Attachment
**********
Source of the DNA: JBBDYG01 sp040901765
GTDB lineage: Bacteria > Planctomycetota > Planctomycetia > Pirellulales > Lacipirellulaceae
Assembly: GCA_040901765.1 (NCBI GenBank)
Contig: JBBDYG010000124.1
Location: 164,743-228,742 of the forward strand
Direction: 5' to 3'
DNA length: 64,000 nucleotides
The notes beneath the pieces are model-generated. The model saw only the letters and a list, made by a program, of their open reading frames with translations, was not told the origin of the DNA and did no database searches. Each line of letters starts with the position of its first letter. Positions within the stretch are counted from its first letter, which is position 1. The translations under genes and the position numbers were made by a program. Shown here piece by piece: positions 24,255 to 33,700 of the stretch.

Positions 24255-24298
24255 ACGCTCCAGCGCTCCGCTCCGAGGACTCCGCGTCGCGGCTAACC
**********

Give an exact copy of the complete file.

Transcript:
Source of the DNA: JBBDYG01 sp040901765
GTDB lineage: Bacteria > Planctomycetota > Planctomycetia > Pirellulales > Lacipirellulaceae
Assembly: GCA_040901765.1 (NCBI GenBank)
Contig: JBBDYG010000124.1
Location: 164,743-228,742 of the forward strand
Direction: 5' to 3'
DNA length: 64,000 nucleotides
The notes beneath the pieces are model-generated. The model saw only the letters and a list, made by a program, of their open reading frames with translations, was not told the origin of the DNA and did no database searches. Each line of letters starts with the position of its first letter. Positions within the stretch are counted from its first letter, which is position 1. The translations under genes and the position numbers were made by a program. Shown here piece by piece: positions 24,255 to 33,700 of the stretch.

Positions 24255-24298
24255 ACGCTCCAGCGCTCCGCTCCGAGGACTCCGCGTCGCGGCTAACC